Community-Based Daycare Centers and Preschools 

Bangladeshi law requires factories to provide a daycare center for workers with children under age 6, but mothers often do not use the centers due to a lack of trust in the quality of services, building safety concerns, and cultural preferences for home care. This means that, sometimes, when a suitable relative or neighbor can’t be found, children are left home alone. Although rare due to resource constraints, workers do express confidence in community-based daycares and preschools, which provide a sense of security that children are receiving high-quality care and early education in a safe, nurturing environment. Public-private partnerships for community-based childcare can close this resource gap, offering increased capacity, attendance hours that correspond to shift schedules, nutritious meals, trained caregivers, and subsidized costs. Preschools in Dhaka, such as ones co-sponsored between international companies and BRAC, demonstrate a successful, balanced partnership combining the powers of corporate funding and NGO expertise in a local context.

Corporate Social Mission 

Another factory has a social mission and local customs built into its DNA. The factory was founded by a local Muslim civil engineer to create economic opportunities for impoverished people in his community. Community members who live in the district are given priority for job opportunities, welfare officers talk to workers on the production floor twice a day to discuss concerns, and the managing director personally reviews submissions from an anonymous suggestion box. The factories provide onsite, subsidized medical facilities for workers and children, as well as flexible maternity leave. Nodding to local custom, the company distributes special food packages and festival bonuses during holidays and prayer time for practicing Muslims twice a day, in addition to regular breaks (non-Muslims may use the time to rest). During prayer time, the power is turned off, stopping production. Management found that prayer time and the pre-prayer ritual of washing hands and face serve as a mental and physical refresher that increases productivity, which typically decreases after 3 hours of working without breaks. The factory’s statistics exceed industry averages, with less than 1 percent turnover, a 95 percent return rate from maternity leave, and a large number of workers who have stayed with the company for 10-15 years.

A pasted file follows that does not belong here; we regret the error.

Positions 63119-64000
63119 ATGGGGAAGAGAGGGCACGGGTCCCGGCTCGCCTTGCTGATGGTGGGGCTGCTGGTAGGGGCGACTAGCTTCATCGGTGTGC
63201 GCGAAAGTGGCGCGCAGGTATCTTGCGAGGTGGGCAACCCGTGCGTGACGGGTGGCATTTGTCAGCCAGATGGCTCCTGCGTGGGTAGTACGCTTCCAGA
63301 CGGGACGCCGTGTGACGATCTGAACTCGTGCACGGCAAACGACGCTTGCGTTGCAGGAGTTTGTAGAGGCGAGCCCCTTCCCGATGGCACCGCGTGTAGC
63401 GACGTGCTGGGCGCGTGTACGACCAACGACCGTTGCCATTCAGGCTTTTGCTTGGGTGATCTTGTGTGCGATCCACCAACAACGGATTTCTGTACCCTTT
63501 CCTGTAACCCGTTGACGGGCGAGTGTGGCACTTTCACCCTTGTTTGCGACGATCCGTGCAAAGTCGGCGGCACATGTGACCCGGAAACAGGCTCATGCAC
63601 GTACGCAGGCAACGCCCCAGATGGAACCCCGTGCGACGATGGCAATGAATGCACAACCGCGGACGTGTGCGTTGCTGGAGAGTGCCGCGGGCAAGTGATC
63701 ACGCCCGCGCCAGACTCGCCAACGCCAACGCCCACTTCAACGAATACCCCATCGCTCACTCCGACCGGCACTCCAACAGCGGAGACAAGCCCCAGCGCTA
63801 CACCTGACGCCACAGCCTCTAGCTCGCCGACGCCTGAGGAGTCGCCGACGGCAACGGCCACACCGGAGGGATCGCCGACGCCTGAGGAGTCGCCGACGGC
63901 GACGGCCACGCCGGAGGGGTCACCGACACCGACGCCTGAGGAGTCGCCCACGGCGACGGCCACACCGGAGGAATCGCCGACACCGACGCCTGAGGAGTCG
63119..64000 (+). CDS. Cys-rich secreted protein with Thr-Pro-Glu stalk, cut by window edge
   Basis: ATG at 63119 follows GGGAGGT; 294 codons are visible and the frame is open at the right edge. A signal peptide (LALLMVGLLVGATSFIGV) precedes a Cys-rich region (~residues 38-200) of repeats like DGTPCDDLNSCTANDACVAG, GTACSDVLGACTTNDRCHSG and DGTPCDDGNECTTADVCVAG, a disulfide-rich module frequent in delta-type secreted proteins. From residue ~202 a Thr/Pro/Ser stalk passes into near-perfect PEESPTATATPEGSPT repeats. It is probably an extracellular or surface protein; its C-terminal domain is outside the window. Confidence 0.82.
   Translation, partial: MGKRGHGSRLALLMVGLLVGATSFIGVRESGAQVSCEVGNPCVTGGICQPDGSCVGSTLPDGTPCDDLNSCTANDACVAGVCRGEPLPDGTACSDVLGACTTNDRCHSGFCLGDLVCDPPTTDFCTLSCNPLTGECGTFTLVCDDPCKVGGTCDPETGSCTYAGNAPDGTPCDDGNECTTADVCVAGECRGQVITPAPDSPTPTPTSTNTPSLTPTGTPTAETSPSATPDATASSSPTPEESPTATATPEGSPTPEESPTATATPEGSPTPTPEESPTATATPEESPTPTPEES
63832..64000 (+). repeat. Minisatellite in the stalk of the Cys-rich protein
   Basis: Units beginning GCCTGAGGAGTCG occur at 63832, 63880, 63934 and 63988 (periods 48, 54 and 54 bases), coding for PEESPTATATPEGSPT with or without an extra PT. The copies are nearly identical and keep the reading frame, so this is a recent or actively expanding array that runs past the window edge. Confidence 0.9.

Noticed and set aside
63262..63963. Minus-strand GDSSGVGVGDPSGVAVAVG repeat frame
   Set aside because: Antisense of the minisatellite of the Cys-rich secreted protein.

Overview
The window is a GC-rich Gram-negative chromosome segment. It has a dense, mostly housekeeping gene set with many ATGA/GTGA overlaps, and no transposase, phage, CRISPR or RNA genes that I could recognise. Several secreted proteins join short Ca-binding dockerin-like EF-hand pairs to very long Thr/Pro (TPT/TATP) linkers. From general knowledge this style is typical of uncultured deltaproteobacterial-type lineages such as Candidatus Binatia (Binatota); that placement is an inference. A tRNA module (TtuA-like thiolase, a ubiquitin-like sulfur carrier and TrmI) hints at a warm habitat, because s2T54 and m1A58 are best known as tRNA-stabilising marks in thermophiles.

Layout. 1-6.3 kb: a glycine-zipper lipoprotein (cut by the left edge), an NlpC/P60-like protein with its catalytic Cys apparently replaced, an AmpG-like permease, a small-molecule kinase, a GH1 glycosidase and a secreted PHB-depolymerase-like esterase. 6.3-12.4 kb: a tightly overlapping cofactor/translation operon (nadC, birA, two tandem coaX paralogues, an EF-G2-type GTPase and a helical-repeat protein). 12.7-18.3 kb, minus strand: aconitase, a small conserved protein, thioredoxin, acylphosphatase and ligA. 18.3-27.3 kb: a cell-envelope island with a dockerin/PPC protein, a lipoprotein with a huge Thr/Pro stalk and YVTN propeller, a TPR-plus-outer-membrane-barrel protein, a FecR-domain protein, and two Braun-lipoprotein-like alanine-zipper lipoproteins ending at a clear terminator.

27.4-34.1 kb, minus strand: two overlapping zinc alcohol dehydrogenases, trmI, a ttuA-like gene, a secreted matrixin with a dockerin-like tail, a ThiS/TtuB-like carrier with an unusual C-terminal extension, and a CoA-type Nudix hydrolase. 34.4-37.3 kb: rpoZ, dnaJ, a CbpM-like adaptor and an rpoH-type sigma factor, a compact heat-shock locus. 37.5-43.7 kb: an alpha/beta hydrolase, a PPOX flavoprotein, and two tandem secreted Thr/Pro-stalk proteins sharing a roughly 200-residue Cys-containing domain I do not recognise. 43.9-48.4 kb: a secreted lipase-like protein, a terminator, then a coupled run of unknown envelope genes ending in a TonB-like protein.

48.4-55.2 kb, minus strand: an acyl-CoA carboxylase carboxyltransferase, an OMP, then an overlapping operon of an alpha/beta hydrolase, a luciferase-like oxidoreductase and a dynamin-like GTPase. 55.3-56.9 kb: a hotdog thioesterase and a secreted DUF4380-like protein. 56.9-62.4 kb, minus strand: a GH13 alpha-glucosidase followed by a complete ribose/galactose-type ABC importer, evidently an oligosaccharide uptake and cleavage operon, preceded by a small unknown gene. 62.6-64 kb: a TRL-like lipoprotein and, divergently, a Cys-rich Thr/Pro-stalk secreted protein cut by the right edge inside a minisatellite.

Global supply chains link the developed and developing world, but drastically different circumstances and local contexts mean that typical Western solutions to business challenges often are not applicable. The corporate office or boardroom cannot identify every challenge—it is essential that problem solving is developed at the local level. By fostering flexibility of approaches and decentralization to the factory level, companies and their suppliers can create long-term positive impacts for workers, driving business benefits and contributing to an inclusive economy.